Colorado Rockies: Can a new TV deal keep Nolan Arenado long-term?
By Jake Shapiro
The Colorado Rockies have arguably the worst television deal in baseball. Not only have the fans been shortchanged by the second-fewest televised games in the show, but the club itself has seen less money than just about everyone else.
The current deal (which expires in 2020) will have amassed the Colorado Rockies $200 million over a 10-year period to televise 150 of their games a season on what is now AT&T Sports Network. This contract was signed right before baseball saw an explosion in regional sports network TV deals, led by the Los Angeles Dodgers’ 25-year $8.35-billion deal signed in 2014.
Only the Tampa Bay Rays and Miami Marlins had deals that were as lowly grossing as the Rockies, paying just $20 million a year. The Marlins’ deal ends the same year as Colorado’s and it’s unclear if they can sustain in South Florida so it’s hard to compare. However, the Rays’ deal expired with season’s end and may hint at what Colorado could see.
According to Sports Business Daily, as of the last update, Tampa Bay is expected to be re-upping with Fox Sports Network on a $1.23 billion deal over 15 years ($82 million per season.) Tampa is also a solid comparison in terms of TV market size, being somewhat sneakily the 11th biggest market in the country to Denver’s 17th.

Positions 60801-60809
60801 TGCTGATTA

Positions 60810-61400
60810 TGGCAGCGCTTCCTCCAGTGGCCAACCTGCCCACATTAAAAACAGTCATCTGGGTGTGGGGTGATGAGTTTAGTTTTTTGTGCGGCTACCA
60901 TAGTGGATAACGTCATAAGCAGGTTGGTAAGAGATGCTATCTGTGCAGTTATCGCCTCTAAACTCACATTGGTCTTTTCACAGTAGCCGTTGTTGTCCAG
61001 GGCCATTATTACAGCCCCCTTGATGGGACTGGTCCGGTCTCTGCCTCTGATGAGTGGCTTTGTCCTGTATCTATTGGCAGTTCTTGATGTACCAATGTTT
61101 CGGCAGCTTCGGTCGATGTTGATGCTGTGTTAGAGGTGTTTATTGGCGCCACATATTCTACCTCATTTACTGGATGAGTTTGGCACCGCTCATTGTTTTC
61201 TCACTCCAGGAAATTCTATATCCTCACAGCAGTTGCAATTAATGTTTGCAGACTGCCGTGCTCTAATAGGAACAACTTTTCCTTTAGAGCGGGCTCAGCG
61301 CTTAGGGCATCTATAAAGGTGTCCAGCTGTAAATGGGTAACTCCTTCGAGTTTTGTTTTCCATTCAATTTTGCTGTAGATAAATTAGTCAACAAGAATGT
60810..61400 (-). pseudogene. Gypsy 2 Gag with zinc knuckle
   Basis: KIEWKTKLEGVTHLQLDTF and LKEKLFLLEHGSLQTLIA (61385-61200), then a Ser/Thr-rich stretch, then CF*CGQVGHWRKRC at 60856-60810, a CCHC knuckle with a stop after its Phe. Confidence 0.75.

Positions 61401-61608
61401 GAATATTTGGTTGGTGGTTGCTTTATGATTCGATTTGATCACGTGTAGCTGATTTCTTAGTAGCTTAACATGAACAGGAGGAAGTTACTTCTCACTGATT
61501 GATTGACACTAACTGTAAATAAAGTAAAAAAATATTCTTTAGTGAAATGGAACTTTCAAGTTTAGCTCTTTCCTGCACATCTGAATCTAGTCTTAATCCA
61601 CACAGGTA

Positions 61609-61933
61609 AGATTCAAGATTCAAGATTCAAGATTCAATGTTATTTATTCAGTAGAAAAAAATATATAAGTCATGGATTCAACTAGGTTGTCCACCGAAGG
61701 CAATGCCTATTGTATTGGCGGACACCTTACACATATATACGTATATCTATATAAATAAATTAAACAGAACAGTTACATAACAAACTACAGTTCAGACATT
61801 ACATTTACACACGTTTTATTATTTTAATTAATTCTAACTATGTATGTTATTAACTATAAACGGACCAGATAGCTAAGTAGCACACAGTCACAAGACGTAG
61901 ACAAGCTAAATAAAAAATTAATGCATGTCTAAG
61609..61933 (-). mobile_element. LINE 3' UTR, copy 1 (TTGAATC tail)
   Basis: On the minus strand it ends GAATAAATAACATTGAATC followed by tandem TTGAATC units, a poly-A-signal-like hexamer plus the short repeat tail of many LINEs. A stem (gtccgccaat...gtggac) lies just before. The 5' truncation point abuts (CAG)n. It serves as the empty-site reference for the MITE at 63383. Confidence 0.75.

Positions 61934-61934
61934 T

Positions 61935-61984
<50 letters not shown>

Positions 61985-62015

But the differences stop there, with the Rockies’ ratings shooting up the past two seasons on the heels of their consecutive playoff appearances. Denver is nearly doubling Tampa’s baseball viewership in primetime, thanks to an 11 percent ratings increase just in the last year.
Still there needs to be some context other than the Rockies are overdue for a payday in which could see more than seven times what they’re getting year over year on their current TV deal.
The television industry is more or less falling apart with the ever-increasing audience on streaming services. Cord-cutters have led to falling subscription numbers across the board with not even live sports being immune though it has seen less impact than most other programming.
Disney’s purchase of Fox’s assets included the sale of the Fox’s nearly two dozen regional sports networks (RSNs) to Disney. But as a stipulation to prevent monopolization, Disney has to sell those RSNs and is having trouble doing so. One bidder that has emerged is the Sinclair Broadcast Group, who is getting into the RSN game in partnership with the Cubs.
Going back to Disney, their accelerated purchase as the majority stakeholder of BAMTech (Major League Baseball Advanced Media’s technology to stream live events), now 60 percent ownership of Hulu and planed streaming service hints that they are interested in sports assets yet see the future in streaming.
The bad news for Disney and many fans is that baseball has continued to struggle to workout in-market streaming deals with baseball asking RSNs to pony up even more money for streaming rights. MLB’s current agreements have expired and the only streaming for baseball in 2019 (as of now) will be MLB.tv, which does not allow for in-market streaming. Many markets like Denver have had little to no access to streaming.
The Dodgers have made a lot of money owning their own TV station but it has caused a nightmare for many fans blacked out from games. A similar situation in Houston led many to believe that the RSN-MLB mega-money bubble may be popping. This seems to be the general read of the situation so the Rays and Reds getting billion-dollar deals is really good news.